Thursday July 1, 2010
The guy behind the lens of the city's soon-to-be most famous photograph
Story by Craig Hill
very picture has at least a thousand words to say, but the photo of the city that Hasbro chose for their board game will only say one thing – visit Chilliwack.
A snapshot, taken by local amateur photographer Ryan Dyck, captured the green heart of the Fraser Valley and he inadvertently captured a paraglider, which also showcases the air park set against the background of Mt. Cheam's wild white peaks.
The photo, in other words, is perfect and it's what the city would want the world to see.
In January, Hasbro ran a hugely popular contest where people could login on the website and vote for their favourite city. Cities with the most votes would be awarded a square on the Canadian version of the 75th Anniversary edition of Monopoly. Low and behold, residents voted like mad. It paid off and Chilliwack is on the Monopoly map.
Choosing each city's artwork was an involved process and had some interesting aspects.
Marisa Pedatella, Manager of Marketing Services for Hasbro Canada told the Voice in an e-mail that every city on the board has a "rich history with dozens of recognizable icons."
Pedatella explained that "In selecting the monuments, buildings or other icons to represent each city, we considered the size of the space on the game board and the locations that are recognized by the greatest number of people across the country," adding that "in some cases, the city worked with us directly to find the perfect match for the game board."
In Chilliwack's case, there was no competition held for the artwork on the square nor was there any favouritism involved. It was pure luck. The photograph that Hasbro choose is only a segment of a larger shot (seen here).
The job of finding just the right photo for Chilliwack's square was outsourced to a designer and while scanning sites for images indicative of life in the city, he came across Ryan Dyck's picture of Mt Cheam which the photographer took last year and later posted on the net.
"He (designer) located Ryan's photo on Flickr," said Pedatella. "Then we purchased the rights to use Ryan's photo on our game board this way."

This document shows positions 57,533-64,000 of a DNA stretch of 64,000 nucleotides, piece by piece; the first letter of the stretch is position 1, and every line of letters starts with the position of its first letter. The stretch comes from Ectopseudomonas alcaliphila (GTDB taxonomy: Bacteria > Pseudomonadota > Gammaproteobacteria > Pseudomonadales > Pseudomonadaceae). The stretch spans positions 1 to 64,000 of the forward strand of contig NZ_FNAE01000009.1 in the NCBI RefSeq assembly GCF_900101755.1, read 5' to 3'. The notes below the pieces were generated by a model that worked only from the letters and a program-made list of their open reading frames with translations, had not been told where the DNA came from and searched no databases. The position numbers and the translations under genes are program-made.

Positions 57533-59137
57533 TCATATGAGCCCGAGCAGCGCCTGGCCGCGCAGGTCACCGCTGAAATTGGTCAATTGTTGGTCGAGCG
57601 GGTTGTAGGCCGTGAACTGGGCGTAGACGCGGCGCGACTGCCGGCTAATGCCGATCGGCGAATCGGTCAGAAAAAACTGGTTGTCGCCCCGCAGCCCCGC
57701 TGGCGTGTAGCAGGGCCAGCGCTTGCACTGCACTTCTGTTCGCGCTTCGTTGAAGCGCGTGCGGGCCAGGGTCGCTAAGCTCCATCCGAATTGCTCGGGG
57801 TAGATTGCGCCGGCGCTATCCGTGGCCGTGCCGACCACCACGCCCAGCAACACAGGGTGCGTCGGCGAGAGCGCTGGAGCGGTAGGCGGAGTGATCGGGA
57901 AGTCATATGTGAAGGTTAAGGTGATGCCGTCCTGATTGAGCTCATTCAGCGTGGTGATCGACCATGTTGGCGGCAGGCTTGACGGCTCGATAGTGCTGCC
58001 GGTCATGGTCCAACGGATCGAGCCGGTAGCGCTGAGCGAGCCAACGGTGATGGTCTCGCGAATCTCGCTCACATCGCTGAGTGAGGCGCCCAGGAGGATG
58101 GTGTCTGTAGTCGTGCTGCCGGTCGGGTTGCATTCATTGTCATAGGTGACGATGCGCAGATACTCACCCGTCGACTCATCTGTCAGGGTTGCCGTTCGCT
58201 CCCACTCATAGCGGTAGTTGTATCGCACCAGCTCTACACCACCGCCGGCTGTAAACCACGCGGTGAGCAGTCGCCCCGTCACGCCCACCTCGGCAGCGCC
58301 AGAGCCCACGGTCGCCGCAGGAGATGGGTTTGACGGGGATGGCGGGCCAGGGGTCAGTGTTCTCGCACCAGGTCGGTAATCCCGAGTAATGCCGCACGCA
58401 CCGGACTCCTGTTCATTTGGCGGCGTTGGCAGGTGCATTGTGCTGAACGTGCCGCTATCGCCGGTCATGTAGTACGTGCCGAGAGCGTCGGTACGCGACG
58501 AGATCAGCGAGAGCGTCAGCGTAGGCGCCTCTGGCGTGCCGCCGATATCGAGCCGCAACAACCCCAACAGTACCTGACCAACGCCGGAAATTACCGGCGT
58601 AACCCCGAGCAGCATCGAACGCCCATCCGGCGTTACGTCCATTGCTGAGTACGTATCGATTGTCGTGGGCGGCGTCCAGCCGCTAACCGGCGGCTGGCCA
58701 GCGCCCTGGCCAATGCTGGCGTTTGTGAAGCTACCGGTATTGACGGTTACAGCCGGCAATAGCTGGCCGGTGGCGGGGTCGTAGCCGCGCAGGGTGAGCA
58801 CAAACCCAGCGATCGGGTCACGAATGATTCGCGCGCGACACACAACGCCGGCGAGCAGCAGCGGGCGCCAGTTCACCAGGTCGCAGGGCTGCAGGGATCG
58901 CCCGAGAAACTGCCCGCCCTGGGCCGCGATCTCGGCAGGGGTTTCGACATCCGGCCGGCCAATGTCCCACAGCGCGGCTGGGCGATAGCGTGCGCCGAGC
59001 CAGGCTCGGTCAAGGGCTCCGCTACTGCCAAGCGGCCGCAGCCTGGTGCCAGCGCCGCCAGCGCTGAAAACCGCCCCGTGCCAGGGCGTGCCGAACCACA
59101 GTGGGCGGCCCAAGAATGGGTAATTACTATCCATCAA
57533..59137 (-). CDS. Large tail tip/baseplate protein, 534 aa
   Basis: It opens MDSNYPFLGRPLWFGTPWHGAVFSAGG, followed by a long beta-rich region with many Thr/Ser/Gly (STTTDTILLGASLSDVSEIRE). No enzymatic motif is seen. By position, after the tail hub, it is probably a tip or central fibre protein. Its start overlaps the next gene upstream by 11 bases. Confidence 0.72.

Dyck is just an average dude. He describes himself as being "down-to-earth." He works at Stream International as a technical support representative and his hobby is photography.
In December, game developer, Russell Challenger called him and told him that Hasbro wanted to use one of his shots.
Dyck is good on the phone. It's his job. But this seemed just too bizarre. At first he was skeptical and couldn't tell if he was being scammed or not, so he did some quick research.
"I looked Challenger up because I didn't really believe all this kind of thing because you don't know what people are trying to get off of you for your pictures and stuff, and so I checked him out and he had a pretty decent website," said Dyck. Box shows area location of photo.
When voting finished in February and the decision was made to use Dyck's photo, Hasbro contacted him with the forms to sell the use of his photo.
Technically, Dyck was the first to know that Chilliwack was on the board and admits that the excitement was a lot to deal with and that he had a hard time containing himself. How many could keep that kind of a secret under their hat?
"I only told a couple of people who I knew wouldn't say anything," he said.
Did Dyck get rich quick? Not. He was paid $100 dollars. Additionally, he's probably going to be the only person in Chilliwack that will need to own two games.
"I'll be getting one three or four weeks down the road from Hasbro and I'm buying another one to play with," he said.
For a guy who's spent most of his life in a small town like Chilliwack, this is a big leap. Any photographer would consider something like this to be a huge feather in their cap and Dyck chuckles when asked about being in the "bigs" now.
"I hope I'm in the big leagues now, there's so many photographers out there now and I'm not sure what avenue to take to market myself, but I'll be exploring opportunities."
At first Dyck didn't see the paraglider in the photo and it wasn't until he saw the repro on the game board that he noticed it. So by chance, the paraglider was fitting considering that Chilliwack has a dedicated air park for the sport.
He plans to continue on taking photos and eventually publishing them into a book and calendars.
To for more information on how to get a hold of Dyck and see more samples of his work visit he website: www.ryandyckphotography.wordpress.com or try him through his Facebook page.
© Copyright (c) 2010 The Valley Voice